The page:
The pilots preferred hand steering instead of using the autopilot and whenever Jordan offered to spell them off, they mostly declined. We spent most of the transit time on the internet trying to obtain the boat insurance that is required by most countries in the Med.
Scenery was typical of what you would expect. Unlike the Panama Canal that is cut through miles of hills, the Suez Canal is basically a ditch in a flat landscape of sand. That is not to diminish the colossal undertaking 150 years ago to do the 193 km (120 mi) of excavation. The residual material piled up on each side of the Canal makes up most of the scene. A few buildings were spotted along the way, as well as a lot of military depots and watchtowers. In many spots along the banks, we could see pontoons that can be quickly joined together to make a temporary emergency bridge.
Most of the Canal is a single channel not safely wide enough to allow for 2-way freighter traffic. So certain hours of the day are for ships going one way only. There is no limit to ship size and Maersk container ships like this one is huge at 1,312 feet long and 194 feet wide (400 x 60 m), carrying 9,000 40-foot containers.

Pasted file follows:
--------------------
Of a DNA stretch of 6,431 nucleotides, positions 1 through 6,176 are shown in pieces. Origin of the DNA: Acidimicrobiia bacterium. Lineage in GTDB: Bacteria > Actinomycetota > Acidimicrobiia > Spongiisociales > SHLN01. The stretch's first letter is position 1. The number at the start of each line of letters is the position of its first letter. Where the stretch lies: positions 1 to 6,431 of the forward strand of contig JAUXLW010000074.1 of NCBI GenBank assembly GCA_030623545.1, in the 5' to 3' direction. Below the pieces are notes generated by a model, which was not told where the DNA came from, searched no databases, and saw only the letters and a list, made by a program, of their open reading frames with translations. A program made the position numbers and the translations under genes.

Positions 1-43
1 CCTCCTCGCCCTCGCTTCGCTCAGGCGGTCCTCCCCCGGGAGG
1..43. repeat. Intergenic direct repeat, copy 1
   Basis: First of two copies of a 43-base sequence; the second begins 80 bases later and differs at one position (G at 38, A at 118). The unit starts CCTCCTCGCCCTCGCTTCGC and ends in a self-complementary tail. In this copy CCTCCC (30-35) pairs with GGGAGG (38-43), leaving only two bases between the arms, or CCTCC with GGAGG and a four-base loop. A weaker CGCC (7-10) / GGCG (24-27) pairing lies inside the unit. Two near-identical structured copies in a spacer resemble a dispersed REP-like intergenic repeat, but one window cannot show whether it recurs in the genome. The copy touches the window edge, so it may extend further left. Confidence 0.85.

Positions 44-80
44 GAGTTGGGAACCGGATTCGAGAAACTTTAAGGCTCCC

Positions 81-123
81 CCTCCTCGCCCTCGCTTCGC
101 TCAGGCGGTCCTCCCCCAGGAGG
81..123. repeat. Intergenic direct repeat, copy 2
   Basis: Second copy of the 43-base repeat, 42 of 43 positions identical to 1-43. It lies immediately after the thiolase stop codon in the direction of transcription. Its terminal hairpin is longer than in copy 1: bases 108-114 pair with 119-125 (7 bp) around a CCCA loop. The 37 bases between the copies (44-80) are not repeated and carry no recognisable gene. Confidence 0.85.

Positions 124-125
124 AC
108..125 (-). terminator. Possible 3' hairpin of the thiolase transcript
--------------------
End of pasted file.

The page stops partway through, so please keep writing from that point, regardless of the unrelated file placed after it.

Full of containers
We arrived at almost the halfway mark of the Suez Canal just before dark at a town called Ismailia where we tied Sea Turtle up to the cement wall for the night (N30°35.105' E032°16.354'). And this is when and where the first pilot was done. An obligatory tip was expected but as is so common in such a situation here, the pilot without a shred of pride, tried to intimidate for more.
The next morning we were awoken at 04:30 and boarded by a new pilot for the last section to transit. He seemed very polite and spoke very little English and like the last one, was absent of hat which we provided. Interestingly, at one point when the pilot saw me taking a photo, he quickly said No, no madam and adamantly asked that it be deleted. He said photos were not allowed of military areas.
Nearing the north end of the Canal and just before entering the Mediterranean, the pilot downed an ice cold Pepsi and gratuitously accepted his tip but then asked for cigarettes and a shirt. At least he was more or less polite about it but we had to say sorry. So at 11:30 a pilot boat was summoned and off he went with a big smile and wave. We continued with autopilot on and, after 3 and a half months from leaving SE Asia, we were off into a new sea, the Med!